There are not only several different levels of Samadhi, but also different ways to achieve Samadhi. The knowledge you learn, the experience you gain, the kindred spirits you meet, and the immersion in a sacred place nourishes the mind, body, and spirit. In true Asana rests one's body comfortably and rises up above the gross mind, body and senses and realises the true self.

By practice of the limbs of Yoga, impurities dwindle away and there dawns the light of wisdom, leading to discriminative discernment. According to Patanjali, this consists of eight limbs, known as 'The Eight Limbs of Yoga'. Absorption Devi concentration (appanasamadhi): The total immersion of the mind on its meditation of object and stabilization of all four jhanas.

The aim of these practices is to 'still' the ever-chattering mind and to make it eka grata (one-pointed). These body movements were the beginning of yoga poses while the Vedic texts were guidelines for reaching the ultimate state of consciousness - pure awareness.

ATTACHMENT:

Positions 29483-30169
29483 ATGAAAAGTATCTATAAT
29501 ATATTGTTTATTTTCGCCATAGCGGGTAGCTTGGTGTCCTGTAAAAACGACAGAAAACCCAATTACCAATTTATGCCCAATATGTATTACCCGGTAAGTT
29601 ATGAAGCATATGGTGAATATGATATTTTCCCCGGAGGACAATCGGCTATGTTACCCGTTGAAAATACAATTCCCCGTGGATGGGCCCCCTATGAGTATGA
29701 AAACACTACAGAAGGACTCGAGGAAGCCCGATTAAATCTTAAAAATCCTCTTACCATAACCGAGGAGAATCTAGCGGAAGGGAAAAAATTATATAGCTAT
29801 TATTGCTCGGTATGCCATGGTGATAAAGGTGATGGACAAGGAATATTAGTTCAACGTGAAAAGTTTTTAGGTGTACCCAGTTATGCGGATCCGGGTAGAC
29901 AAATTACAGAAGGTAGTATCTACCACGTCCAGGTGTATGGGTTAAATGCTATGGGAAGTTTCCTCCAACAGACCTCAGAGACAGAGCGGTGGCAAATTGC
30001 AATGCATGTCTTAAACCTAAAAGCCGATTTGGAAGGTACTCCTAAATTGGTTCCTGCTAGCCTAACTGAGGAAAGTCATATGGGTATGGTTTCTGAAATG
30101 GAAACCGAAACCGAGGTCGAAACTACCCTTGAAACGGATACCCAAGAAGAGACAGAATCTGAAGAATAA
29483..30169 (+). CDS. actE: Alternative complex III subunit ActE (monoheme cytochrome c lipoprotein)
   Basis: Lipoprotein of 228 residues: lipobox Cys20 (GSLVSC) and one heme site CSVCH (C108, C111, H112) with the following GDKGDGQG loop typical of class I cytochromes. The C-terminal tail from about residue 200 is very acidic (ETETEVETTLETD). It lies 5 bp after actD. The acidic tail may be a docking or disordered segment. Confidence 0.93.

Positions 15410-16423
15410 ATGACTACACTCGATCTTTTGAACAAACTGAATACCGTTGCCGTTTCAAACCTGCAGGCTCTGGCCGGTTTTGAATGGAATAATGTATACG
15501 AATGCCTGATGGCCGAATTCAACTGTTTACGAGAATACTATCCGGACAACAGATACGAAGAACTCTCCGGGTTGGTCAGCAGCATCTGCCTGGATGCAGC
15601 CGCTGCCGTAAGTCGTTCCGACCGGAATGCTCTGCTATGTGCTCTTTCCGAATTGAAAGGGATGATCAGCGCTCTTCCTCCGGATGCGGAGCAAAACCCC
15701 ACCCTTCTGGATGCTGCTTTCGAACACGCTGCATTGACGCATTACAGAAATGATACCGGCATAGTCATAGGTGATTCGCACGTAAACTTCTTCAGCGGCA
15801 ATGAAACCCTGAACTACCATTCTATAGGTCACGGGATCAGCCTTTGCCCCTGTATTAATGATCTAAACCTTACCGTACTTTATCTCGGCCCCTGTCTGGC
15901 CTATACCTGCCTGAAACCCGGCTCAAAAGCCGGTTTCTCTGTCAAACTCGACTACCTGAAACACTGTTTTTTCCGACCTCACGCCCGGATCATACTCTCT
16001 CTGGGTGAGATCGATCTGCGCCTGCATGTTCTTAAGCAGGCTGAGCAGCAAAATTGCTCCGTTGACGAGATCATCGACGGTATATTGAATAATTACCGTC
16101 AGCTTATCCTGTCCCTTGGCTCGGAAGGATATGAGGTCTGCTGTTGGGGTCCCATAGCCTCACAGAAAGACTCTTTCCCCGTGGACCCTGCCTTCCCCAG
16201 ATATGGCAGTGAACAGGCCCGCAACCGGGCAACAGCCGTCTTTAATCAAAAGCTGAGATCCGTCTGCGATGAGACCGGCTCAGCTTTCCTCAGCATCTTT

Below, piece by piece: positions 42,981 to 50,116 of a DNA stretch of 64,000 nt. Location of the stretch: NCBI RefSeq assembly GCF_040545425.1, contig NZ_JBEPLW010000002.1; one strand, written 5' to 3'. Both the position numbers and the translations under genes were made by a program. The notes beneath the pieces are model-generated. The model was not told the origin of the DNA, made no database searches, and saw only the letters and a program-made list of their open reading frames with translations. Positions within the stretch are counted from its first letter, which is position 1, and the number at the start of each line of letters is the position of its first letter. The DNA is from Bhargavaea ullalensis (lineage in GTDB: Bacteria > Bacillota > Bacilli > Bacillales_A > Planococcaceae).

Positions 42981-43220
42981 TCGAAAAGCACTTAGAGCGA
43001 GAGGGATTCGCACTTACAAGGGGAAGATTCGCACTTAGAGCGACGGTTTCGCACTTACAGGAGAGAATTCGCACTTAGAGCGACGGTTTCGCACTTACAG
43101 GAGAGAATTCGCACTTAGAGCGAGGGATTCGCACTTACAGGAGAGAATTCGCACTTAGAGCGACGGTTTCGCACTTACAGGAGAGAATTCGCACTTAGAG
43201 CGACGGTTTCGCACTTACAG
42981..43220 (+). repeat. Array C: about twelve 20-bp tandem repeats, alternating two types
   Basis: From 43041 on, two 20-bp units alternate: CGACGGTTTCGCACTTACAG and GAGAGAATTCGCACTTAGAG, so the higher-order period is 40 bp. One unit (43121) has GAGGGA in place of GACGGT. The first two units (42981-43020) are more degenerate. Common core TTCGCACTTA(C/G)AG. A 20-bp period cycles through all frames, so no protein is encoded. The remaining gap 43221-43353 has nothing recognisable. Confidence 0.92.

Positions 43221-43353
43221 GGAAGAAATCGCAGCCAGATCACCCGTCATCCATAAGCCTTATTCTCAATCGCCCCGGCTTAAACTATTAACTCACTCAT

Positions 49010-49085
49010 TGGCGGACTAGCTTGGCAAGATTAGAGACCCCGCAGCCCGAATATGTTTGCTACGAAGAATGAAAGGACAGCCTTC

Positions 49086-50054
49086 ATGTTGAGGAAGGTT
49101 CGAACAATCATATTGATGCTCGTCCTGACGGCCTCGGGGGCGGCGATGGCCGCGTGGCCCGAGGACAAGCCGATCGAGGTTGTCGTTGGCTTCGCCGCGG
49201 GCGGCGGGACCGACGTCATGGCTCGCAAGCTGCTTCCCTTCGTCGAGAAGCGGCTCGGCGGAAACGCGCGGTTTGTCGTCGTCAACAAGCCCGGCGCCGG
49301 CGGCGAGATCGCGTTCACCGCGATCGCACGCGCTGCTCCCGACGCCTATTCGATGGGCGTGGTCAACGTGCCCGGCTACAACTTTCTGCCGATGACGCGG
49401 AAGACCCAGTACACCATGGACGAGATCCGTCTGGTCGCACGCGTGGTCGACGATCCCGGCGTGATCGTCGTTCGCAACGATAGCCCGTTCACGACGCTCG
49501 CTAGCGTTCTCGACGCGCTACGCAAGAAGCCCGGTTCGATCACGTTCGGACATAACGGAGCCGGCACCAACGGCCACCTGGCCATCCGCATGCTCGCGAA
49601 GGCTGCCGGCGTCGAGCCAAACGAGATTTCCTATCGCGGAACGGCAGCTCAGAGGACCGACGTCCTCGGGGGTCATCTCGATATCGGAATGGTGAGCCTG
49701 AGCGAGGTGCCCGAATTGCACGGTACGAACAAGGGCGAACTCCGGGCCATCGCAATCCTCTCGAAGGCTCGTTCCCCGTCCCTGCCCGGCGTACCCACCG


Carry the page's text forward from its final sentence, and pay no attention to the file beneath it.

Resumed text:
In yoga there are two main meditation practices ~ active and passive. There is only one purpose of meditation ~ to experience 'That' which is also known as Samadhi or enlightenment. We do this in our daily ashtanga asana practice, sometimes without realising. In practice, when the mind comes out of Samadhi, we then practice Vipassana.

In the present-day world, people seem to use the words meditation and Yoga interchangeably. Emphatic love defines the practice of bhakti yoga as the practitioner devotes their whole being towards the spiritual divine. So in Yogasana one rests one's body in a comfortable and static posture so that all other succeeding limbs are practiced easily and one reaches upto the last limb i.e. Samadhi.